Friday, 2 July 2010

Did the baby sling drive forward human evolution?

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In our new issue, evolutionary archaeologist Timothy Taylor, author of the forthcoming The Artificial Ape: How Technology Changed the Course of Human Evolution (published by Palgrave later this year), argues that the invention of the baby sling by prehistoric humans led to the development of the modern human brain by allowing babies to remain helpless for longer and develop outside of the womb – effectively, the invention lengthened the human gestation period.

As Taylor points out:
"I am not the first researcher to point out the practical importance of the baby sling, but I am going further in arguing that its genetic reverb on our emergence was pivotal, changing the algebra of the biologically possible."
So what do you think? Read Taylor's article, and let us know by commenting on this post.


artificialhabitat said...


"The devoutly religious consider us made in the image of God; Darwinists adhere to natural selection, where qualities of fitness are gradually amplified. Neither view recognises how biologically illogical we are."

Well, that isn't true. 'Darwinism' has no problem accomodating and explaining the countless examples of 'biologically illogical' features - which are by no means restricted to humans.

Also, no credible evolutionary biologist thinks that "we result from a straightforward and natural survival of the fittest".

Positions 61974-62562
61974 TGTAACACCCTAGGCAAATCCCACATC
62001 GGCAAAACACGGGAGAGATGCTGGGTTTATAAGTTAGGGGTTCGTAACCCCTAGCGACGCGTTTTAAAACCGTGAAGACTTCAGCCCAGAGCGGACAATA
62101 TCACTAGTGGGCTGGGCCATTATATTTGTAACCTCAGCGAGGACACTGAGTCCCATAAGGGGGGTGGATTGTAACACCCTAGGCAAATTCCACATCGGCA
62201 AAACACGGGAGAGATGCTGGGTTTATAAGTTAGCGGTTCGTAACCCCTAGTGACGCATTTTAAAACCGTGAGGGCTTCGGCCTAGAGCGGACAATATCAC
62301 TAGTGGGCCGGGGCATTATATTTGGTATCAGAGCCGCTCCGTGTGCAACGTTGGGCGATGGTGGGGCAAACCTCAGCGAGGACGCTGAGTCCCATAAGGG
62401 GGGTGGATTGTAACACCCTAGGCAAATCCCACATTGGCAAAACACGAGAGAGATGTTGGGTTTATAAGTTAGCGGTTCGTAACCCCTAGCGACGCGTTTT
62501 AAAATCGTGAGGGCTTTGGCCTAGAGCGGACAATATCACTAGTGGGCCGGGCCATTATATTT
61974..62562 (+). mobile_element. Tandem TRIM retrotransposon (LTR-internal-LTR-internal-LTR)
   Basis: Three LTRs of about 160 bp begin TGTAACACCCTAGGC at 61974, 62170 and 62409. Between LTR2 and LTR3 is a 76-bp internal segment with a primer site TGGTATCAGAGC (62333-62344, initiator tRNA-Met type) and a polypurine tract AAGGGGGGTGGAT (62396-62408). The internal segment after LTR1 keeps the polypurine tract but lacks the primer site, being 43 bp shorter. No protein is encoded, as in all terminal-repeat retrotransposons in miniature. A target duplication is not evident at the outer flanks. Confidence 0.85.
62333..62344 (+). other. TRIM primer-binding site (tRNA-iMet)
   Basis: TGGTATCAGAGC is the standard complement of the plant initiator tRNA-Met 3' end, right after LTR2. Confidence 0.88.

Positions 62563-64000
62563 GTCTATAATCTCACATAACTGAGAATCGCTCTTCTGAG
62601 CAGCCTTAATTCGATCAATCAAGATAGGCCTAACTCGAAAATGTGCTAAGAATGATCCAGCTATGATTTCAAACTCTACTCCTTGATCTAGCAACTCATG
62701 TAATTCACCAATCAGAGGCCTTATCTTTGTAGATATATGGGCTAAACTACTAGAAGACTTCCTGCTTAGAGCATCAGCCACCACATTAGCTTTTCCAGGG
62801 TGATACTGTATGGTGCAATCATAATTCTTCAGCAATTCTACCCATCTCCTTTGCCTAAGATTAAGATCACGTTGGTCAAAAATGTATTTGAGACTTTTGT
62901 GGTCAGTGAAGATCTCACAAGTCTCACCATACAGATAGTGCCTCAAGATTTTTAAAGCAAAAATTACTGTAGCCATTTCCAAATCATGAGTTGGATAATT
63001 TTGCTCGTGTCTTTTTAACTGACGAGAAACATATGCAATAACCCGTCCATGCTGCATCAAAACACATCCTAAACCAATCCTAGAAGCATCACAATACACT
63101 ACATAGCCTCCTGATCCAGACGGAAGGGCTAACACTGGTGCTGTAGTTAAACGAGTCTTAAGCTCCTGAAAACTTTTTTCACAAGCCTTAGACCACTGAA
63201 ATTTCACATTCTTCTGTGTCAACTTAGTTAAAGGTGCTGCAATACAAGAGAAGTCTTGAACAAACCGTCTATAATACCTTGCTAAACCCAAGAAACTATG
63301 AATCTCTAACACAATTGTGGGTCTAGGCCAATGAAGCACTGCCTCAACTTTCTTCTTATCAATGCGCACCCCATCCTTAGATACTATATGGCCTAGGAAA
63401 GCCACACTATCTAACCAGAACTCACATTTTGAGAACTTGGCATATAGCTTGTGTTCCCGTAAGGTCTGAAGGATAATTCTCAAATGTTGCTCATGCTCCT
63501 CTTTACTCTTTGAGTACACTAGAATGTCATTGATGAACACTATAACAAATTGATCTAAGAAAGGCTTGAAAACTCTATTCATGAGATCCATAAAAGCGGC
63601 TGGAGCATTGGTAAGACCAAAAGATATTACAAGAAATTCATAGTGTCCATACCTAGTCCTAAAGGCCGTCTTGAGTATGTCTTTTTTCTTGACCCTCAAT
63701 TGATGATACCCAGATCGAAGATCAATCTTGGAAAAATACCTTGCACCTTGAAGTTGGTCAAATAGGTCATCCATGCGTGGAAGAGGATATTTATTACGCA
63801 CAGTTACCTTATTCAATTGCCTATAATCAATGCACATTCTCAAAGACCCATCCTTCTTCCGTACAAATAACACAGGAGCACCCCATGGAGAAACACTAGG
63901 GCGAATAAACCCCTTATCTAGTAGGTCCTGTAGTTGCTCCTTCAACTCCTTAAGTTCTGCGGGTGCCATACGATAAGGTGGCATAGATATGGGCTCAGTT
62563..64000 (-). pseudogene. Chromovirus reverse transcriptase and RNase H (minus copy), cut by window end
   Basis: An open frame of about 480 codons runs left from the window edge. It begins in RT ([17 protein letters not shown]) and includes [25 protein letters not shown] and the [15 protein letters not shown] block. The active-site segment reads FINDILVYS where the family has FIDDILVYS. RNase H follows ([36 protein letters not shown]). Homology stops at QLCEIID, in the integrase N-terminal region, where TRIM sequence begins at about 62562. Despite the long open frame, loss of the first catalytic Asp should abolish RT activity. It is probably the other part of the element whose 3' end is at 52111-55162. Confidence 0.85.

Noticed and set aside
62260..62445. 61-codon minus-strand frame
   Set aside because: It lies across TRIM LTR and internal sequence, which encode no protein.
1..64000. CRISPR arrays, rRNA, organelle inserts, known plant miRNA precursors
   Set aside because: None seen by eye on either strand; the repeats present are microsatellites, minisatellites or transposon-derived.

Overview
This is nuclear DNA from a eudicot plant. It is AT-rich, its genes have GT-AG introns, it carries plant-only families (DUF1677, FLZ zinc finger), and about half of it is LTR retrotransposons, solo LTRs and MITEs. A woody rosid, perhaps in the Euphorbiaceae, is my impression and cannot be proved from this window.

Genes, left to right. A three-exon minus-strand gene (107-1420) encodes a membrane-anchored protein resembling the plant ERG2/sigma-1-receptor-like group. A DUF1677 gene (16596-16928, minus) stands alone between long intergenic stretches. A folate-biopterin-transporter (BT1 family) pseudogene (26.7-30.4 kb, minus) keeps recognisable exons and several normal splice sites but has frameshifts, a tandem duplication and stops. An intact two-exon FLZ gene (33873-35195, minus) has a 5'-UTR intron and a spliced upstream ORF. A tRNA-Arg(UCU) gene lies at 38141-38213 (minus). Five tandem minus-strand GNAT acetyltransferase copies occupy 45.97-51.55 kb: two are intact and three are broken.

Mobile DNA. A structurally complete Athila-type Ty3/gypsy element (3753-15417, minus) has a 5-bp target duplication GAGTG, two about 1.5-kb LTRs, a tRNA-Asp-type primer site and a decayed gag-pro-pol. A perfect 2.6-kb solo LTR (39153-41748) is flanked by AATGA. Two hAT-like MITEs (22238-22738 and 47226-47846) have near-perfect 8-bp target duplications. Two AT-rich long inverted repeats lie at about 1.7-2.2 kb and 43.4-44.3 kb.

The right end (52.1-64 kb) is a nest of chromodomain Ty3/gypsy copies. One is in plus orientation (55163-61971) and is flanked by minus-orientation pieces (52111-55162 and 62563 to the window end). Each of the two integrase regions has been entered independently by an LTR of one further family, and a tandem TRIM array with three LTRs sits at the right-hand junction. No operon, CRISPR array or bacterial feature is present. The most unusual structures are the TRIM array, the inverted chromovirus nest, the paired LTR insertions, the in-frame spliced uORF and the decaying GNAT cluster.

These misconceptions seem out of place in an article that claims to be about evolution, based on a book about evolution.

Of course, there is nothing particularly outlandish about the idea that a technological development could have released us from an evolutionary constraint, but it all seems highly speculative, and I can't help wondering if the author takes things too far in assigning such a pivotal role to this one technology.

Ali Dover said...

How refreshing to see the baby sling written about in the positive light it deserves. Countless people know the benefits to both parent and child of wearing a baby in a sling; it was very interesting to read of its likely origins.

davidfcox (twitter) said...

Isaac Asimov wrote an article, as I recall, "2 billion heartbeats" where he put forward the theory that the 2 critical mutations were that we aged too slowly. Our fur grew to slowly, and we were helpless too long. This was compensated for by excessive mother love and better cooperation. Clothes, tools, training evolved quickly with a slower developing brain able to become more sophisticated.

John Jacob Lyons said...

Timothy Taylor singles out the invention of the baby-sling and other early technological innovations as being pivotal to human evolution. Other recent authors have highlighted the invention of fire and the beginning of farming in the same context. They are all correct. Each of these human, adaptive cultural/ behavioural break-throughs must have made significant changes to the array of relative evolutionary selection pressures. I have previously called this powerful culturally-led evolutionary driver, 'genetic priming' and have also argued that it has played a pivotal role in the evolution of human religiosity, language and morality.

It is also interesting to note that many of these changes would have been in play concurrently and impacting over-lapping sets of gene-variants(alleles). Thus changes to the genome would have been somewhat less than optimal for any particular adaptive behaviour.

I also believe that genetic priming has played a role in the niche-construction behaviour of non-human animal species.

See for a bit more on genetic priming.

John Jacob Lyons

baby pouch said...

That is quite an interesting notion. Baby slings are amazing tools and it's a shame more mamas aren't using them today. I was able to keep my babies safe and near AND get a little work done with free hands. Also, despite what the mainstream feels, babies actually end up quite independent.